Violence Against Women Act
The Violence Against Women Act has changed the landscape in defining the various types of domestic violence and how it is addressed by the courts and in the community. Originally passed in 1994 and expanded three times in the years since, it addresses issues related to spousal abuse, intimate partner violence, and abuse of children on a federal level, while providing grant money for state programs.
Changes in Domestic Violence Laws
Since inception, the Violence Against Women Act (VAWA) coordinates the response to domestic violence between law enforcement, social service groups, and the courts while guaranteeing interstate enforcement for protective orders. It has been expanded over the years to include:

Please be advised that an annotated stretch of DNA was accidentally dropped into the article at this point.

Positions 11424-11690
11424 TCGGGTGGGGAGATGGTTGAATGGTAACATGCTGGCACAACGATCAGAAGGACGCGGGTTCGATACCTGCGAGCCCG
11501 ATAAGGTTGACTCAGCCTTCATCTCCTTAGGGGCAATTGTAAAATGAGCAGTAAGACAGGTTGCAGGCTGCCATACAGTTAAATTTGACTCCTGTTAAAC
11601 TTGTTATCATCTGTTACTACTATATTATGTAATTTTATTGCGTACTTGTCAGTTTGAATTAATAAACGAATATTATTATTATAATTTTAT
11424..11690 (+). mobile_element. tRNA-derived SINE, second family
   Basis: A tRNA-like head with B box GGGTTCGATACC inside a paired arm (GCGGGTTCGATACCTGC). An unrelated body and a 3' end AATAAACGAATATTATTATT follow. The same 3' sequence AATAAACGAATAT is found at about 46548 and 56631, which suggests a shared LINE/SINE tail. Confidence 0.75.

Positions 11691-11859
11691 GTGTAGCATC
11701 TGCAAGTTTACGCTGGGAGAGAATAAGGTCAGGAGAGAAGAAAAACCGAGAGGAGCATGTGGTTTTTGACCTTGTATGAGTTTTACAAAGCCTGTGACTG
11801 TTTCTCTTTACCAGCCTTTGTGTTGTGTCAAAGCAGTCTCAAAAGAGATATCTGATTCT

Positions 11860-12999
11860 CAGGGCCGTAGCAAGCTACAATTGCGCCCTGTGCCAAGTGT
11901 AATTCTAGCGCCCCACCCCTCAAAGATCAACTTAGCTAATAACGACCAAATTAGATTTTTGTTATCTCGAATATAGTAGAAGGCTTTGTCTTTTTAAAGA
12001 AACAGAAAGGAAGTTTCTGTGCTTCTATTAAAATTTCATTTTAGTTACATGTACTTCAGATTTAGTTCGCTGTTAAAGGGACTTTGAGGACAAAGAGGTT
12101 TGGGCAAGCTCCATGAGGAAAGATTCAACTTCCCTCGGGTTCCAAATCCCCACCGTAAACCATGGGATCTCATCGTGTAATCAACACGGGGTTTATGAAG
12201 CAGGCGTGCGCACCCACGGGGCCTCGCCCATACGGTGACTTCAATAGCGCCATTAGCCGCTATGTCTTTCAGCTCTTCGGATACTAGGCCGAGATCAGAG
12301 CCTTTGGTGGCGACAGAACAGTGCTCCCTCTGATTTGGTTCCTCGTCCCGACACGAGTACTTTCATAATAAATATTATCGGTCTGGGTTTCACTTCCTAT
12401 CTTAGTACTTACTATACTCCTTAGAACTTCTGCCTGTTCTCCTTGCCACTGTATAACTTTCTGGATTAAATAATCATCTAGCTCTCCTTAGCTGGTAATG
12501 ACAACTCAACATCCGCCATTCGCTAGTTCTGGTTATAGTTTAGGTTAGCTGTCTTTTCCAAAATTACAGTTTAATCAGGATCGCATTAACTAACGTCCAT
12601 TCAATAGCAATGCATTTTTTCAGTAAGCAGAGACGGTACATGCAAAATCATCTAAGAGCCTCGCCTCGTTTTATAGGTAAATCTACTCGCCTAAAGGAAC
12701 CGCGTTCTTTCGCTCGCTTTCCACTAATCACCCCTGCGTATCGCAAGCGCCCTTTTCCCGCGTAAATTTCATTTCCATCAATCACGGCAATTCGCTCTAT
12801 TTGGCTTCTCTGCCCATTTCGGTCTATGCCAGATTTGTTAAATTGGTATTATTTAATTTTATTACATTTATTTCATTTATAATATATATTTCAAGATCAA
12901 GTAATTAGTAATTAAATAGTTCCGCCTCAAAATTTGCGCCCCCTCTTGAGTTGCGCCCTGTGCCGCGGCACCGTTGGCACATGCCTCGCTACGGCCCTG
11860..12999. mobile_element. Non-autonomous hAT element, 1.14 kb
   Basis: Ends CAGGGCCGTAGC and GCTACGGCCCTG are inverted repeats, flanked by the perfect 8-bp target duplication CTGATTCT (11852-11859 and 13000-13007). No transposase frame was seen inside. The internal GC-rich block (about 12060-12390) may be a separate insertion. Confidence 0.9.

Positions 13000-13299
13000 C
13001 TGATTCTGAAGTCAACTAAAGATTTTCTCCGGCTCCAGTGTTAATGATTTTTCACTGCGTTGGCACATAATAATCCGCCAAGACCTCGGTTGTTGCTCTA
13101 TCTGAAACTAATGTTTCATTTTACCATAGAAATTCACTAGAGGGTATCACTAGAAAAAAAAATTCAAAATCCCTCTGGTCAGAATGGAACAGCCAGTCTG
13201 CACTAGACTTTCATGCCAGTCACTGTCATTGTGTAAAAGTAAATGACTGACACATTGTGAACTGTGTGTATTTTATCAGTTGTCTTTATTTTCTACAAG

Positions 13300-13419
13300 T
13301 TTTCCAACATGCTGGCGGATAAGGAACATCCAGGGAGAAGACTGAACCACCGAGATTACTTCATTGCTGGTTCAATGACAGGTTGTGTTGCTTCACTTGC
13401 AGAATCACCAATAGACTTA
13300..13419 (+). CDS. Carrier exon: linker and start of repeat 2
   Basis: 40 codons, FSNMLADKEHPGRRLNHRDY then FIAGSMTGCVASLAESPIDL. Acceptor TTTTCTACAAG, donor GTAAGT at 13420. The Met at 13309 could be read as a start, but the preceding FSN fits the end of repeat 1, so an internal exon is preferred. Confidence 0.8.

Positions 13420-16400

- Dating violence and stalking as domestic violence crimes;
- Legal assistance for victims of domestic assault and sexual abuse;
- Enhanced programs for child abuse victims;
- Supervised visitation and counseling;
- Tools and resources to protect college students.
Dealing with Domestic Violence through the VAWA in Georgia
The Criminal Justice Coordinating Council advises that in Georgia, the VAWA has provided grants to help break the cycle of domestic violence. Ways in which the state is required to use this money include:
- 25 percent to programs that benefit law enforcement efforts;
- 25 percent to prosecute domestic violence offenders;
- 30 percent to victim services programs;
- 15 percent for discretionary costs;
- The rest to benefit court services and grant administration costs.
Both law enforcement and the court system match all funds given through the VAWA grants. The money is used to train officers and court personnel on how to identify domestic violence and to ensure victims get the services they need.